OTR Interviews

New fears as tens of thousands of foreign fighters joining ISIS

Intel community claims about 20,000 foreign fighters, including many Americans, are traveling to Iraq and Syria to fight alongside and join terror group

 

This is a rush transcript from "On the Record," February 11, 2015. This copy may not be in its final form and may be updated.

GRETA VAN SUSTEREN, FOX NEWS HOST: Joining us is former CIA assistant director of Central Intelligence for Collection, Charles Allen.

CHARLES ALLEN, FORMER CIA ASSISTANT DIRECTOR OF CENTRAL INTELLIGENCE FOR COLLECTION: Good to see you, Greta.

VAN SUSTEREN: Catherine Herridge just reported according to the estimates that they are getting 1,000 more ISIS fighters, foreign fighters since July, even though we are doing all these air strikes. What does that tell you?

ALLEN: It tells me it's increasing, it's going to continue to increase before it crests, and we don't know when it's going to crest. It may take a long time. Lack of assimilation in Europe. We have had tremendous people flowing out of Europe and North Africa. Some increase from North America. Obviously, they are flowing in from the Emirates and Saudi Arabia and Russia. We have a real problem on our hand. It's growing and increasing.

VAN SUSTEREN: If you were at the CIA now working, what would keep you up every night about this?

ALLEN: I would be working most all hours, seven days a week, and worrying deeply about an inbound attack against the United States, as well as a homegrown -- I also had Frank Taylor's job as under secretary of Homeland Security for three years. I would be worrying about attacks inside the country, lone wolves.

I think the work we are doing now and sharing information through the director of National Intelligence and through the FBI and the work that Frank Taylor is doing at the Department of Homeland Security is outstanding. But we still have weaknesses. We still have information-sharing gaps that we need to close. State and local government and local police are doing great job. But we also have a federal system of government, and it works a little unwieldy at times, but we are improving it.

VAN SUSTEREN: All right. Now, that talks about a homegrown terrorists here in this country or perhaps the Western reporting home.

ALLEN: Yes.

VAN SUSTEREN: Catherine Herridge reported that because of the change of how we fight wars, there's been more drones in the last seven years.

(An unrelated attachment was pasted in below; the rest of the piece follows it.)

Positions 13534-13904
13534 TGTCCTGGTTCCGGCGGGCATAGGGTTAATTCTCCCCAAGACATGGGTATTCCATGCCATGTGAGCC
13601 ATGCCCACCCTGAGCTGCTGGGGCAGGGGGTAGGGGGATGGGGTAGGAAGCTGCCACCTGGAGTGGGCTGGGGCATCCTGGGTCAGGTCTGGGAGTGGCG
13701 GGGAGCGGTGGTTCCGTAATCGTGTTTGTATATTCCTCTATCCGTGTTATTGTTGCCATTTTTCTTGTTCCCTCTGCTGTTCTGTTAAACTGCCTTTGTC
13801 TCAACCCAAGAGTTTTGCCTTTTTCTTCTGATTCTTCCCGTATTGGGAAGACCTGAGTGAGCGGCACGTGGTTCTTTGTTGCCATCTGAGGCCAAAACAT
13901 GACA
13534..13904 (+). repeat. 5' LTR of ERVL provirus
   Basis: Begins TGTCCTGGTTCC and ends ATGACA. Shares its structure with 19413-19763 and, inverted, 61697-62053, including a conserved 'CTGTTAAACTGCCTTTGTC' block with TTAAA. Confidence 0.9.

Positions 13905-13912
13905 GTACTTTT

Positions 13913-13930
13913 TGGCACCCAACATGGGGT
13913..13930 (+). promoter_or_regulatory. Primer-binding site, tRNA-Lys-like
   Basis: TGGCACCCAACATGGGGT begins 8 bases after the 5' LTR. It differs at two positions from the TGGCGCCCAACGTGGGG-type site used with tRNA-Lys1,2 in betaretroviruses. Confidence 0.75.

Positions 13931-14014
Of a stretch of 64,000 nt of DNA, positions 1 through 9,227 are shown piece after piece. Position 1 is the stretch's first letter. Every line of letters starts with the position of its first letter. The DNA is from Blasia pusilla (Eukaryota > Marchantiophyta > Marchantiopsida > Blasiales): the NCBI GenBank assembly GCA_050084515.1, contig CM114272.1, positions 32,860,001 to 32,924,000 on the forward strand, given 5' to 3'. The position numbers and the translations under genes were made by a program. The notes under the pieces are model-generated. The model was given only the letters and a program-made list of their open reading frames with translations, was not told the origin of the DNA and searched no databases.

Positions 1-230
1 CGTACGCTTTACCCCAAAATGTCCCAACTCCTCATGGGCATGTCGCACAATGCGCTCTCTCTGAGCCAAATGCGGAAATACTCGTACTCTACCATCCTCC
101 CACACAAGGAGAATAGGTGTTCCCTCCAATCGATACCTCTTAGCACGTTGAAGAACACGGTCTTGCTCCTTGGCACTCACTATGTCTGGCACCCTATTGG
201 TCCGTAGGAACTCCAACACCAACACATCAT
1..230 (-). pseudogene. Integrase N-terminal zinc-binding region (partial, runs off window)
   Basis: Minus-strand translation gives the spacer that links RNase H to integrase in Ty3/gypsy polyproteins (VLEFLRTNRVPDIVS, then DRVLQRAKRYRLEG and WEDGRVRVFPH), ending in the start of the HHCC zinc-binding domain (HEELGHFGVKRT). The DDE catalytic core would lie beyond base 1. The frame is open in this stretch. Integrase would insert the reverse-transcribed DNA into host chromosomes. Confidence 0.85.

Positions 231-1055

ALLEN: Yes.

VAN SUSTEREN: There's been less collection of human intelligence, that we are almost blind and deaf down on the ground over there, her description. It that a serious -- I mean, how great a concern is that?

ALLEN: That's a concern. We are not totally blind or deaf --

(CROSSTALK)

VAN SUSTEREN: Well, I think that's a shorthand way to make a point.

ALLEN: -- we are insufficient. We need more intelligence. We need more human source intelligence. We are getting that. We need more technical intelligence. If I were still driving Collection, we really increased our efforts during the years against al Qaeda. But this is a whole absolutely expanding set of problems that we have not faced previously, which U.S. intelligence has not faced since perhaps places like Vietnam, in Southeast Asia. It is growing and we have to deal with it. And it's going to continue to grow. It's not crested. We will have more people flowing particularly from Western Europe.

VAN SUSTEREN: How do you get at that crest point? Because as I look at the map, it is expanding, whether you are looking at ISIS in Syria or Iraq or Boko Haram in Africa or what's going on in other parts of the world. It is not cresting and it seems like every day it gets more difficult.

ALLEN: It takes a whole government effort like we did against expanding Soviet Communism. We had a government effort. We dealt with public diplomacy. We also dealt with covert propaganda. We had a whole government approach that I do not see today that we need. We need that total effort, diplomatically, overt public diplomacy and covert action to turn the tide. And we have to deal with violent ideological Islamic extremism. We have to define it, we have to recognize it exists, and we have to deal with it.

VAN SUSTEREN: Sir, thank you very much for joining us.

ALLEN: Thank you.

VAN SUSTEREN: Thank you.